Amyl nitrite, butyl nitrite (poppers, video head cleaner)

  • sudden sniffing death
  • weakened immune system
  • damage to red blood cells (interfering with oxygen supply to vital tissues)

Benzene (gasoline)

  • bone marrow damage
  • weakened immune system
  • increased risk of leukemia (a form of cancer)
  • reproductive system complications

Butane, propane (lighter fluid, hair and paint sprays)     

  • sudden sniffing death from heart effects
  • serious burn injuries

Freon - difluoroethane substitutes (refrigerant and aerosol propellant) 

  • sudden sniffing death
  • breathing problems and death (from sudden cooling of airways)
  • liver damage

Methylenelchloride (paint thinners and removers, degreasers)  

  • reduced ability of blood to carry oxygen to the brain and body
  • changes to heart muscle and heartbeat

Nitrous oxide, hexane (“laughing gas”) 

  • death from lack of oxygen to the brain
  • altered perception and motor coordination
  • loss of sensation
  • spasms
  • blackouts caused by blood pressure changes
  • depression of heart muscle functioning

Toluene (gasoline, paint thinners and removers, correction fluid)             

  • brain damage (loss of brain tissue, impaired thinking, loss of coordination, limb spasms, hearing and vision loss)
  • liver and kidney damage

Tricholoroethylene (spot removers, degreasers)

  • sudden sniffing death
  • liver disease
  • reproductive problems
  • hearing and vision loss

Signs of Inhalant Use

Sometimes you can see signs that tell you a person is using inhalants, such as:

  • chemical odors on breath or clothing
  • paint or other stains on the face, hands, or clothing
  • hidden empty spray paint or solvent containers, or rags or clothing soaked with chemicals
  • drunk or disoriented actions
  • slurred speech
  • nausea (feeling sick) or loss of appetite and weight loss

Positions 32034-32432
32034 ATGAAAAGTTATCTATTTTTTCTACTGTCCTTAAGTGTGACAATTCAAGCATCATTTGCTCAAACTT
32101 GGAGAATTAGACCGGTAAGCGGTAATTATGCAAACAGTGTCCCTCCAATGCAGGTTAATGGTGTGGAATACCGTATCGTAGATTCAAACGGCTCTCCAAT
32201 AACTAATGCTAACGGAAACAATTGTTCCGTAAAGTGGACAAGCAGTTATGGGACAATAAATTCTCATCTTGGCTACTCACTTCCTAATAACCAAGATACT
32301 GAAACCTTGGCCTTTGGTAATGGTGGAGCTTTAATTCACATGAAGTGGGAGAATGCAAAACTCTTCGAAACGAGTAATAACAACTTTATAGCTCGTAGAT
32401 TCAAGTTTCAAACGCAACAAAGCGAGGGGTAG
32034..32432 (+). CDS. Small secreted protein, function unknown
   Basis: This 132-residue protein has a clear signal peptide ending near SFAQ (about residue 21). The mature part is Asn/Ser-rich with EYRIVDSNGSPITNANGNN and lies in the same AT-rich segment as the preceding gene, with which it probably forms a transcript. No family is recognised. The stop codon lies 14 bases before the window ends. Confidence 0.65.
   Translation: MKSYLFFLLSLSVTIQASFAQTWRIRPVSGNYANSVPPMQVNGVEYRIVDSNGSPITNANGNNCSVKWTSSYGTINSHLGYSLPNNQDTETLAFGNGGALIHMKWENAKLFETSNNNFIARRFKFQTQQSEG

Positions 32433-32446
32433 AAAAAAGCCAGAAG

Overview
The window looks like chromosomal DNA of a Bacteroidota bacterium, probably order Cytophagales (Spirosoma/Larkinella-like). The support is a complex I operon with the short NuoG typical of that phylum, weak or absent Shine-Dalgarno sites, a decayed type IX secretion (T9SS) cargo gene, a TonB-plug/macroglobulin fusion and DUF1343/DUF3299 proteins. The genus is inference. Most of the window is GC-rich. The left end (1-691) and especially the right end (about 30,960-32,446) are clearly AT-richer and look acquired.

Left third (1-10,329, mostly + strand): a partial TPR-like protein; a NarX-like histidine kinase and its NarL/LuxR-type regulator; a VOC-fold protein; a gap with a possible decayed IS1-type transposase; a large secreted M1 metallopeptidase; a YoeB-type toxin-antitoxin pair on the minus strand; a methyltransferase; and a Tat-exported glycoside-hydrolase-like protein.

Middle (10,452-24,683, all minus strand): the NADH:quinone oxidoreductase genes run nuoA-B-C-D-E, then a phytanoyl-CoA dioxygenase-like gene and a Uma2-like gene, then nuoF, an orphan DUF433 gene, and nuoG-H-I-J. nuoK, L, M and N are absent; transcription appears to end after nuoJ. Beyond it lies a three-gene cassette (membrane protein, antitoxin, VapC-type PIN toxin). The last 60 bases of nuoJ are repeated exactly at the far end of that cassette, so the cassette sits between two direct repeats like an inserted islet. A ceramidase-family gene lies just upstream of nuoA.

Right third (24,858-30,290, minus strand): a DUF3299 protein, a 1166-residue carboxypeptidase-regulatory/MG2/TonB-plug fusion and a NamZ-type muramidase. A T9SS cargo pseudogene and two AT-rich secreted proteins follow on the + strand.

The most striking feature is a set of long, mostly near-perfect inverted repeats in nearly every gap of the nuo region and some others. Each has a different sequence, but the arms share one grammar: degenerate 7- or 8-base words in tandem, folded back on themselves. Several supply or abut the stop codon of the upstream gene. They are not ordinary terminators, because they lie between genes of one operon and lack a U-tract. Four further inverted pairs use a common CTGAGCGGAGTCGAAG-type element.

• confusion, inattentiveness, lack of coordination, irritability, and depression
  • purchase of excessive amounts of products used as inhalants

Can you overdose or die if you use inhalants?

Yes, using inhalants can cause death, even after just one use, by:

  • sudden sniffing death—heart beats quickly and irregularly, and then suddenly stops (cardiac arrest)
  • asphyxiation—toxic fumes replace oxygen in the lungs so that a person stops breathing
  • suffocation—air is blocked from entering the lungs when inhaling fumes from a plastic bag placed over the head
  • convulsions or seizures—abnormal electrical discharges in the brain
  • coma—the brain shuts down all but the most vital functions
  • choking—inhaling vomit after inhalant use
  • injuries—accidents, including driving, while intoxicated

Are inhalants addictive?

It isn’t common, but addiction can happen. Some people, particularly those who use inhalants a lot and for a long time, report a strong need to continue using inhalants. Using inhalants over and over again can cause mild withdrawal when stopped. Withdrawal symptoms can include: 

  • upset stomach
  • loss of appetite
  • sweating
  • problems sleeping
  • mood changs

How many teens use inhalants?

Inhalants are often among the first drugs that young adolescents use. In fact, they are one of the few classes of drugs that are used more by younger adolescents than older ones. Inhalant use can become chronic and continue into adulthood.

Below is a chart showing the percentage of teens who use inhalants. 

Swipe left or right to scroll.

Monitoring the Future Study: Trends in Prevalence of Inhalants for 8th Graders, 10th Graders, and 12th Graders; 2018 (in percent)*
Drug Time Period 8th Graders 10th Graders 12th Graders
Inhalants Lifetime 8.70 6.50 4.40
Past Year 4.60 2.40 1.60
Past Month 1.80 1.00 0.70

For more statistics on teen drug use, see NIDA’s Monitoring the Future study.

What should I do if someone I know needs help?

If you, or a friend, are in crisis and need to speak with someone now: 

  • Call the National Suicide Prevention Lifeline at 1-800-273-TALK (they don't just talk about suicide—they cover a lot of issues and will help put you in touch with someone close by)

If you want to help a friend, you can:

If a friend is using drugs, you might have to step away from the friendship for a while. It is important to protect your own mental health and not put yourself in situations where drugs are being used.

For more information on how to help a friend or loved one, visit our Have a Drug Problem, Need Help? page.

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Monitoring the Future 2015 Survey Results

Published: December 16, 2015
NIH’s 2015 Monitoring the Future survey shows long term decline in illicit drug use, prescription opioid abuse, cigarette and alcohol use among the nation’s youth.